Blog - News

Mediation – Here we go again

The Today programme Monday 21 October 2013 and yet another discussion based on the premise that if you have a dispute about children and you don’t go to mediation you have to go to court. It’s the old chestnut: mediation good (civilised, responsible, cheap, keeps you out of the clutches of the greedy lawyers); going
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Divorce Statistics

Divorce Statistics in England and Wales – 2011.  This is most the recent bulletin from the Office for National Statistics – it’s not hot off the press – it was published in December 2012 – but it makes for interesting browsing.

Court Fees

New court fees are being introduced on 1 July.  We never get much notice. At present you pay £340 to start divorce proceedings and £45 when you apply for decree absolute at the end of the process – a total of £385. The new fee is £410, all of which is payable at the outset.
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Legal costs orders

Since 1 April 2013 the court has been able to order a spouse to make a payment towards the other spouse’s legal costs when they are litigating the financial arrangements of their divorce.  This was possible before, as part of a temporary maintenance order, but now a ‘legal costs order’ is a type of order
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The Government wants to amend the definition of marriage so that it no longer means the union of a man and a woman.  That may or may not be a good idea, but I can’t help thinking that a more urgent priority would have been to extend some sort of financial protection to cohabitants when
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Second marriages more likely to survive?

According to a report by the Marriage Foundation, second marriages are less likely than first marriages to end in divorce. See what you think of the evidence.

Getting Legal Aid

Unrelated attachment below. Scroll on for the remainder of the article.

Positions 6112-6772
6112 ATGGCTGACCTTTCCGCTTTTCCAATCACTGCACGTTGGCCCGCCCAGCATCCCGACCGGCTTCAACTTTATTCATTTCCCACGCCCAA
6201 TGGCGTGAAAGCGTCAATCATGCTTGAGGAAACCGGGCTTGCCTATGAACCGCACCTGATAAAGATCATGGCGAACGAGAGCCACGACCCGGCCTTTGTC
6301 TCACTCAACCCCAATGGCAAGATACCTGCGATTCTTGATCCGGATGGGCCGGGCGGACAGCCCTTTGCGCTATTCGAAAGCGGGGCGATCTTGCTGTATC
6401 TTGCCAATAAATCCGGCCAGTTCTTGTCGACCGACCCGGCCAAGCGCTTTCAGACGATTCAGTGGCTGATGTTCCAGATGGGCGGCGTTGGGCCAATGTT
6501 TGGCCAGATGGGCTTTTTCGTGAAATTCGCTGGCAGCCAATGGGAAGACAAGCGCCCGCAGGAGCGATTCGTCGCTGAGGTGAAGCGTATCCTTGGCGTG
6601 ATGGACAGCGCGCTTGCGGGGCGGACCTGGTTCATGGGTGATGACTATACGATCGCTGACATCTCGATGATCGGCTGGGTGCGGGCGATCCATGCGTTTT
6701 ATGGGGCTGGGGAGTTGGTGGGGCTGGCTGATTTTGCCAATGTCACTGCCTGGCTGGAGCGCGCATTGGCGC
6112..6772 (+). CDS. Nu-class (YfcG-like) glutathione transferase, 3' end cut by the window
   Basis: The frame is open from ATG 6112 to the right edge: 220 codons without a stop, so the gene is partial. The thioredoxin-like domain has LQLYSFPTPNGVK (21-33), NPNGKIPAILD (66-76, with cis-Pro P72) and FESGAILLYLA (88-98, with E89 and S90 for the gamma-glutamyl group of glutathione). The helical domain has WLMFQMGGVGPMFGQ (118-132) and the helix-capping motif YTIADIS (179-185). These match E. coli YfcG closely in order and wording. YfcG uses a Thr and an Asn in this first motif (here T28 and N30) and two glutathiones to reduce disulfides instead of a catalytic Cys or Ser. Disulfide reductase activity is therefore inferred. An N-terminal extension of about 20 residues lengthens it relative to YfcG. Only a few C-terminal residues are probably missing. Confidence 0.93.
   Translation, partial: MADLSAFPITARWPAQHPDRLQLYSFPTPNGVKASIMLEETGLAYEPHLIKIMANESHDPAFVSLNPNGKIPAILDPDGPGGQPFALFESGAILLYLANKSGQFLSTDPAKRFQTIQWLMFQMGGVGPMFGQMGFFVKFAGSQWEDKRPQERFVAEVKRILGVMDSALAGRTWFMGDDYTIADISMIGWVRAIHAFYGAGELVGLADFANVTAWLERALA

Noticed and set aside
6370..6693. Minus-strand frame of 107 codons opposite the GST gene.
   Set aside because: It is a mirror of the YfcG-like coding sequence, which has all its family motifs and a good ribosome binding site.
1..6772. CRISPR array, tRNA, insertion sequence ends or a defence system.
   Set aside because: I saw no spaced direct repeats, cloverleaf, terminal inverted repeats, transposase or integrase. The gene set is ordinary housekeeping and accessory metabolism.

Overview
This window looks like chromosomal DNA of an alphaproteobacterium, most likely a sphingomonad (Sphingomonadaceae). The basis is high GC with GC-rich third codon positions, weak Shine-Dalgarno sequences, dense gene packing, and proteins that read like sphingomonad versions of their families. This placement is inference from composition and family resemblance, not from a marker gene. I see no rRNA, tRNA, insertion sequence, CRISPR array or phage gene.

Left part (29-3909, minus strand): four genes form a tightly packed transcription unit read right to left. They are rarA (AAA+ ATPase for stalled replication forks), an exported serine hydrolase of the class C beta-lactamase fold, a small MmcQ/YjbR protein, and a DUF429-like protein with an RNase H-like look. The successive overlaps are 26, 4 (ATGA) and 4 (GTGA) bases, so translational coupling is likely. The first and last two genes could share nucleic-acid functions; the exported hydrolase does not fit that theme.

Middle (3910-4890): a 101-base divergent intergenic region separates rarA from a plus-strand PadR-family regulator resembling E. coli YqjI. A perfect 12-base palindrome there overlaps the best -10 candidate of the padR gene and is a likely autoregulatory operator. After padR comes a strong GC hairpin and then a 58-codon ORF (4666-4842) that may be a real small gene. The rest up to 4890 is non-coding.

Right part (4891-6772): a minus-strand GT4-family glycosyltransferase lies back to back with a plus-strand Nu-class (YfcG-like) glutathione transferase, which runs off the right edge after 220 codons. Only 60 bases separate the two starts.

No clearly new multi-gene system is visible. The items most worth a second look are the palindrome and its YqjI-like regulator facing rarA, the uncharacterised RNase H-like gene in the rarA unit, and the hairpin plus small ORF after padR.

Last Monday, after posting about the new definition of domestic violence and how broad it is, I bumped into an experience family law solicitor who told me that in practice it is becoming very difficult to get Legal Aid regardless of the broadness of the new definition. I’d be interested to hear from anyone else
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Legal Aid changes

As from 1 April 2013, Legal Aid is no longer available for divorce cases or ‘private’ cases involving children (residence, contact, etc.). If you can prove that you are the victim of domestic violence (and that looks quite easy under the new rules), it is still possible to get Legal Aid – not just for
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Giving evidence in court

On Friday I sat behind counsel at the final hearing of a financial application within divorce proceedings.  Very few such cases end in a contested court hearing – almost all cases settle by consent – see this post from January this year – and it was several years since I had attended such a hearing. I was
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‘litigant in person’ reprieved

From 1 April 2013, when Legal Aid for family cases is effectively withdrawn, there are likely to be more and more people representing themselves at court hearings.  Traditionally such people are known as ‘litigants in person’.  Recently we were encouraged to start calling them ‘self-represented persons’.  Now we are told that the expression ‘litigant in
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